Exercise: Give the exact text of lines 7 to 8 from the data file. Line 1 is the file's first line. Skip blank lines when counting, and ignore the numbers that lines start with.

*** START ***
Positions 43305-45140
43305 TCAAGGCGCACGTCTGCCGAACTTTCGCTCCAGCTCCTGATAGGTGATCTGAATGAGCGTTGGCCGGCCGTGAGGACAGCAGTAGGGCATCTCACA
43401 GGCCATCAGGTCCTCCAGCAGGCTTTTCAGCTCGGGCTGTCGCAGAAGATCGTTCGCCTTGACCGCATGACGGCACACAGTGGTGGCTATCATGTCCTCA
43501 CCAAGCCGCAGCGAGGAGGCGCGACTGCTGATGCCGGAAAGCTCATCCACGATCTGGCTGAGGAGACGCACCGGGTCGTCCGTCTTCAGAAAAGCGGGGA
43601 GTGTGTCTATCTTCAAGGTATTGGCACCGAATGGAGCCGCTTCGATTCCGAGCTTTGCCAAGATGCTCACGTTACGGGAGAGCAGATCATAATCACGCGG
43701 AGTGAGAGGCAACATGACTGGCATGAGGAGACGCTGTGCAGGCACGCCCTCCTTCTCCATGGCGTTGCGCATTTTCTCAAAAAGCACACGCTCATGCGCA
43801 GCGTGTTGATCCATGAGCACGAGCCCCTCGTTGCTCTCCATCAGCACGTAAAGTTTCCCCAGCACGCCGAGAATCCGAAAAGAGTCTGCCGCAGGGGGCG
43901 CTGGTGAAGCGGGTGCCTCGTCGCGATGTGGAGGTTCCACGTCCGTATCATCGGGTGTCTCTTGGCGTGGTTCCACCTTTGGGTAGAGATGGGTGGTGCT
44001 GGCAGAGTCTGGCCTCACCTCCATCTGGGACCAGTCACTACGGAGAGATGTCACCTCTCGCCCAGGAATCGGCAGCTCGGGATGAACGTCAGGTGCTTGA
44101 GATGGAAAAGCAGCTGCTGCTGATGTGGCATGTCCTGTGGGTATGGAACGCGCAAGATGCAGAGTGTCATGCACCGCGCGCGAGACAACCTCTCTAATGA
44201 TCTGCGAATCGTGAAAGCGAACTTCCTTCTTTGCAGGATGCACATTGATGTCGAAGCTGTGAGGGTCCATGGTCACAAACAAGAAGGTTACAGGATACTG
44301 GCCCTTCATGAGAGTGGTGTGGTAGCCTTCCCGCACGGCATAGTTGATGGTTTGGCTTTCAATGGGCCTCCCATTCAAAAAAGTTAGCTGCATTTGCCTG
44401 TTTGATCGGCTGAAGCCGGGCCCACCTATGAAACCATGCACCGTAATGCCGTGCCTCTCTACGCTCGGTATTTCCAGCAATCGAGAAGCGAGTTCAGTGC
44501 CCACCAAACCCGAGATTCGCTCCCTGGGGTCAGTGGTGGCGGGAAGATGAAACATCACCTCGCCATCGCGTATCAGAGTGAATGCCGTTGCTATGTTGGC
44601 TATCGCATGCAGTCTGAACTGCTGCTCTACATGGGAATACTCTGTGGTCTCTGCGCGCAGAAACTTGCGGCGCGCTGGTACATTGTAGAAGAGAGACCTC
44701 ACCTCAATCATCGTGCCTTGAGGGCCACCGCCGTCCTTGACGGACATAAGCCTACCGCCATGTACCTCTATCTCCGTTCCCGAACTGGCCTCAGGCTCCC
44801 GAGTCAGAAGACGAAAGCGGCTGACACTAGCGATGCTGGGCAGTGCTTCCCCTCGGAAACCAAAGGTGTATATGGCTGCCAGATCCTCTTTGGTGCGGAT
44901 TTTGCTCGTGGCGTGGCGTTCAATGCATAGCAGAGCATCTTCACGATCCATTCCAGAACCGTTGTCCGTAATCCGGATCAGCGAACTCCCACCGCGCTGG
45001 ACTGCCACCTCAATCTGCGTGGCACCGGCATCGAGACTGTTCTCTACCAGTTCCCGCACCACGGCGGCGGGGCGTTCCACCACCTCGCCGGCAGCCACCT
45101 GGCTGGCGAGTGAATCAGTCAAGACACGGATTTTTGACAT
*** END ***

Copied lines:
43801 GCGTGTTGATCCATGAGCACGAGCCCCTCGTTGCTCTCCATCAGCACGTAAAGTTTCCCCAGCACGCCGAGAATCCGAAAAGAGTCTGCCGCAGGGGGCG
43901 CTGGTGAAGCGGGTGCCTCGTCGCGATGTGGAGGTTCCACGTCCGTATCATCGGGTGTCTCTTGGCGTGGTTCCACCTTTGGGTAGAGATGGGTGGTGCT